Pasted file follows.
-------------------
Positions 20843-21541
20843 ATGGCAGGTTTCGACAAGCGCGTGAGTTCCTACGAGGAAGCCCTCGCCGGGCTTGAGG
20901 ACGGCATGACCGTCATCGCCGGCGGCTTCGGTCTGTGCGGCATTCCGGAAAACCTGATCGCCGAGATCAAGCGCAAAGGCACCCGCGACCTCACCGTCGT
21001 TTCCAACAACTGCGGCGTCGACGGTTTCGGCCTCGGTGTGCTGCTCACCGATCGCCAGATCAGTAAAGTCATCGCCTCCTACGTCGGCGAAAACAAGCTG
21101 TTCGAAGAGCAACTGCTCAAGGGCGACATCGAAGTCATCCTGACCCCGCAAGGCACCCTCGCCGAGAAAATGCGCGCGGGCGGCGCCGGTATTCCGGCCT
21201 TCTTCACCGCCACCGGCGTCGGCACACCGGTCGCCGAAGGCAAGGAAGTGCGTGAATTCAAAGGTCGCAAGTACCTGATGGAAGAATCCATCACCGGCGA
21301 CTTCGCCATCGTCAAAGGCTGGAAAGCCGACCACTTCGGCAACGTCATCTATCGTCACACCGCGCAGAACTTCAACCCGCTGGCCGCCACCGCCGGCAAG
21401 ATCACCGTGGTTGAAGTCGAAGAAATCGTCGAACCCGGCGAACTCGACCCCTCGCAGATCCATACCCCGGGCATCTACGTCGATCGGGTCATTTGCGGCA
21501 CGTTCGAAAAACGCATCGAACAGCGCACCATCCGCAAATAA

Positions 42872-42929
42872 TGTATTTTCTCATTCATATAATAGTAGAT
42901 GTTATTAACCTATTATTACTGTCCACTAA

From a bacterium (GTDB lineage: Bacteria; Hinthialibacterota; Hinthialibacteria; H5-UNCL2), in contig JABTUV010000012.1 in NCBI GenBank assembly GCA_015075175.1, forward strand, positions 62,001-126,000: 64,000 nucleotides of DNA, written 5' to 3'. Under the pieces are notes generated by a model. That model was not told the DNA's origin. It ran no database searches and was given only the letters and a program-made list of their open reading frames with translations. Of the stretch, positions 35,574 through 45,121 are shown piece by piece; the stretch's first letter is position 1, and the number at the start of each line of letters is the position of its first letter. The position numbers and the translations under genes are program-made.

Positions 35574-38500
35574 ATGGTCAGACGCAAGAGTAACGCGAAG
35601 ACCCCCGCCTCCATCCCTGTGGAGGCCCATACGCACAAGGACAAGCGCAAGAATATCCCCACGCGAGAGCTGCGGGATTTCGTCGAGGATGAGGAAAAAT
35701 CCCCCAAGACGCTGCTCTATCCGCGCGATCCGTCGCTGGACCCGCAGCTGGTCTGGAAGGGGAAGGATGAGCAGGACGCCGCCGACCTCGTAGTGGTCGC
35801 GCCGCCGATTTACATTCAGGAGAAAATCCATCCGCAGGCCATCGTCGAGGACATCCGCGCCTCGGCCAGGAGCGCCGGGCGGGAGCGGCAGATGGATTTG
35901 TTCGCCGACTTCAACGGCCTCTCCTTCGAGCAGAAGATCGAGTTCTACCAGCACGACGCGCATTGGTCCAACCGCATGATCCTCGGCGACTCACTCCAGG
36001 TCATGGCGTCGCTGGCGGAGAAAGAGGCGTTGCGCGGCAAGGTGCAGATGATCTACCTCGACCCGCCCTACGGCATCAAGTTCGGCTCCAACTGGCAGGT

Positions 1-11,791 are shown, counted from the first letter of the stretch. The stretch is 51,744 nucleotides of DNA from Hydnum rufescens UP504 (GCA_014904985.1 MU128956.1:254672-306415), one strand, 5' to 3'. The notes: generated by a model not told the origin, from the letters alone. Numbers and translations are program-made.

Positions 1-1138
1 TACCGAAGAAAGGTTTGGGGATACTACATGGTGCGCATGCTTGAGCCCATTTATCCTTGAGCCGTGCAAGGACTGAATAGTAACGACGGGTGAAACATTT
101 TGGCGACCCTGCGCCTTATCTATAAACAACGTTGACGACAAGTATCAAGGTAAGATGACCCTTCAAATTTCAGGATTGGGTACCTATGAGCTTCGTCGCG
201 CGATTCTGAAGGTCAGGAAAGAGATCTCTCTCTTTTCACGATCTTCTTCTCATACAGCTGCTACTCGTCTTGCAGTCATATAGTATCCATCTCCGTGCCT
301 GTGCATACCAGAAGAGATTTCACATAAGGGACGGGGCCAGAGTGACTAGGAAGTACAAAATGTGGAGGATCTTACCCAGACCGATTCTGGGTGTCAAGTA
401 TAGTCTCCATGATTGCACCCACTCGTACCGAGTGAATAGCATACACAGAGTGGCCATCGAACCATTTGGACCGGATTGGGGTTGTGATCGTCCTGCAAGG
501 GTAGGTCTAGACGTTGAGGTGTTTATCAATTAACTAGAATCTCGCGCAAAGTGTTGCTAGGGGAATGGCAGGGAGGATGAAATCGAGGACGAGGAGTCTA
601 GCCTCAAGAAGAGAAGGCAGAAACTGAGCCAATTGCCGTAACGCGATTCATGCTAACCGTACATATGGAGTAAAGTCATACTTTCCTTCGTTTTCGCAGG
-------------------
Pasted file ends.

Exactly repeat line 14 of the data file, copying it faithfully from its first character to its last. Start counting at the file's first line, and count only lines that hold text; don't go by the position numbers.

Positions 35574-38500